Have you ever noticed white flakes in your hair or on the collar of your shirt? If it doesn’t happen to be snowing that day, you might be dealing with a case of dandruff, which is one of the most common conditions of the scalp.
Since dandruff can usually be treated at home without medical intervention, here are the top natural remedies to try if you have dandruff.
Who Gets Dandruff?
People of any age can develop dandruff, and in fact, there is even a type of dandruff that is common in newborn babies. However, most people start noticing dandruff when they are in their teenage years. Dandruff can be a lifelong problem that extends throughout middle age and into a person’s later years of life.
Some people are more prone to it though if their scalp produces excess oil and if the hair is naturally oily without using hair products. Men tend to have dandruff more often than women, and people with weak immune systems or neurological disorders may have it more often as well.
Causes of Dandruff
Dandruff can be caused by a health condition or by lifestyle habits that a person can control and improve upon. A condition called seborrheic dermatitis is defined by oily skin that is often greasy, red, and irritated. Certain types of fungus on the scalp can cause excess skin cells to grow and lead to dandruff.
Yet dandruff is often the result of not washing the hair frequently enough to wash away oils and dead skill cells. Chemically produced hair products may cause sensitivity in the scalp, which includes symptoms of flaking skin cells of the scalp and redness.
Treating Dandruff Naturally
There are many commercial shampoos that are marketed to people with dandruff; however, not all of these options are necessarily gentle or effective. One of the best natural home remedies to try for dandruff is tea tree oil because it has natural anti-microbial properties and can reduce itchiness and greasiness of the scalp. Another great solution that you may already have at home is coconut oil because this oil is very hydrating and has antimicrobial properties.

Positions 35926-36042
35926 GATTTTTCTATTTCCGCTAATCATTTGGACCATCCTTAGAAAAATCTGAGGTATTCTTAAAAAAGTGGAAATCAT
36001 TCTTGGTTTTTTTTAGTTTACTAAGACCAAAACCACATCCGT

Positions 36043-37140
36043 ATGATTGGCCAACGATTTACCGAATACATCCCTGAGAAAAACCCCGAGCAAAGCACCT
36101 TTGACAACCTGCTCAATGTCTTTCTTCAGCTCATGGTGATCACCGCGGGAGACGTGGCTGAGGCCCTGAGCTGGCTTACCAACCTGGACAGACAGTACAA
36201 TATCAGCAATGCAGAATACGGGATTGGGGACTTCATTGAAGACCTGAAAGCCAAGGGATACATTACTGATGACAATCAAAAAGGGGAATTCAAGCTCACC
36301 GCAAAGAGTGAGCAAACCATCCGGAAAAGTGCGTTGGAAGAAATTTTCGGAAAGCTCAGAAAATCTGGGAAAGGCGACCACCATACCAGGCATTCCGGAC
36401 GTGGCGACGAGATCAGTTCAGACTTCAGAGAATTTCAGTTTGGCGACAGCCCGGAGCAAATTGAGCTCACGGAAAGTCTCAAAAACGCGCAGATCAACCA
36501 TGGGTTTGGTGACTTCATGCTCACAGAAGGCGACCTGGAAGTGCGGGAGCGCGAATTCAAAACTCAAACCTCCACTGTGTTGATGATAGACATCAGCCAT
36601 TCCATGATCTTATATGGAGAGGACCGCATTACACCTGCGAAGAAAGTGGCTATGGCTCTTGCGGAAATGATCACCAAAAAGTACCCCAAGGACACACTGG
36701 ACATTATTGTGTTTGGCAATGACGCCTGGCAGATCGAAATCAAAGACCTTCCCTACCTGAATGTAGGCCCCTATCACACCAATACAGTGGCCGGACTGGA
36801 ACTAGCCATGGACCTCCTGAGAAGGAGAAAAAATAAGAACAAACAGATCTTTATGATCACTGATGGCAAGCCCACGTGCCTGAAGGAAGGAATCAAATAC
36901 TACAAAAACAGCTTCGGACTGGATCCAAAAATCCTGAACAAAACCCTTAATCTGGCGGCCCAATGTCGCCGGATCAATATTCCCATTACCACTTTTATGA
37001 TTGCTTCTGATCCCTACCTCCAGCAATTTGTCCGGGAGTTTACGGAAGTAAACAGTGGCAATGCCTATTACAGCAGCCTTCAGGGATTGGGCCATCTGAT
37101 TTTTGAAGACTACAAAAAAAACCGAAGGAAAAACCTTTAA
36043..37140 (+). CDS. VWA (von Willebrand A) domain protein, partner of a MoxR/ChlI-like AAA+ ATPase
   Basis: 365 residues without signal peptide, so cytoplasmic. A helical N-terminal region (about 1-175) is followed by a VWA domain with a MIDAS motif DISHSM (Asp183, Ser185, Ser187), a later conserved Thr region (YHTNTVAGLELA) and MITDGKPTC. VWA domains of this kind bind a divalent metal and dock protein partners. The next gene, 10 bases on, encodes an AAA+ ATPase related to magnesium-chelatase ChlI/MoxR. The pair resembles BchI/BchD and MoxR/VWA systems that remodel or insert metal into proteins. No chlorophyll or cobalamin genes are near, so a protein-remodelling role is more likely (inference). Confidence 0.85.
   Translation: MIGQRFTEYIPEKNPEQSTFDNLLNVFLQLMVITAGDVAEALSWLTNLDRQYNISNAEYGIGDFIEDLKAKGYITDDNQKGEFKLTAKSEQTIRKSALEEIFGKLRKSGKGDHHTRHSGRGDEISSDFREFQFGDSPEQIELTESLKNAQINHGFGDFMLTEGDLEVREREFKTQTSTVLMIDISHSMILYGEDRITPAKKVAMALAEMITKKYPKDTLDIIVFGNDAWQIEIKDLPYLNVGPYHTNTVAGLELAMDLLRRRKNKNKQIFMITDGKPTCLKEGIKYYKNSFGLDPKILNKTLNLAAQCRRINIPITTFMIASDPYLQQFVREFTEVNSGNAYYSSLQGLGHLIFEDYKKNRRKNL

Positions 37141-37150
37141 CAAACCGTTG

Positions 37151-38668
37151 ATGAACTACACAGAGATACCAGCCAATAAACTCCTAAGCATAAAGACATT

Meanwhile, consuming foods rich in omega-3 fatty acids is recommended for people with chronic dandruff because they benefit the skin by managing oil production, improving hydrating, and reducing inflammation. You can get healthy omega-3s in your diet from fish, nuts, and natural supplements. Zinc is another key nutrient to get plenty of to fight dandruff is zinc. Zinc deficiencies have been found in studies to be a contributing factor for dandruff, which is why zinc is a common ingredient in dandruff shampoos. You can also get zinc naturally by eating shellfish, legumes, nuts, and whole grains.
Sometimes rubbing a natural homeopathic remedy such as OliveViate directly on the affected skin, can help give you relief for this condition.
If you notice excess skin cells on your scalp, you can use gently scrub your scalp with a mixture of baking soda and water to remove them without harsh chemical products. However, this should be done only occasionally in order to not make hair excessively dry or damaged. A person’s stress levels also have a profound impact on hair health, so it’s a smart idea to address life stresses early on before they begin to appear as physical symptoms, such as dandruff.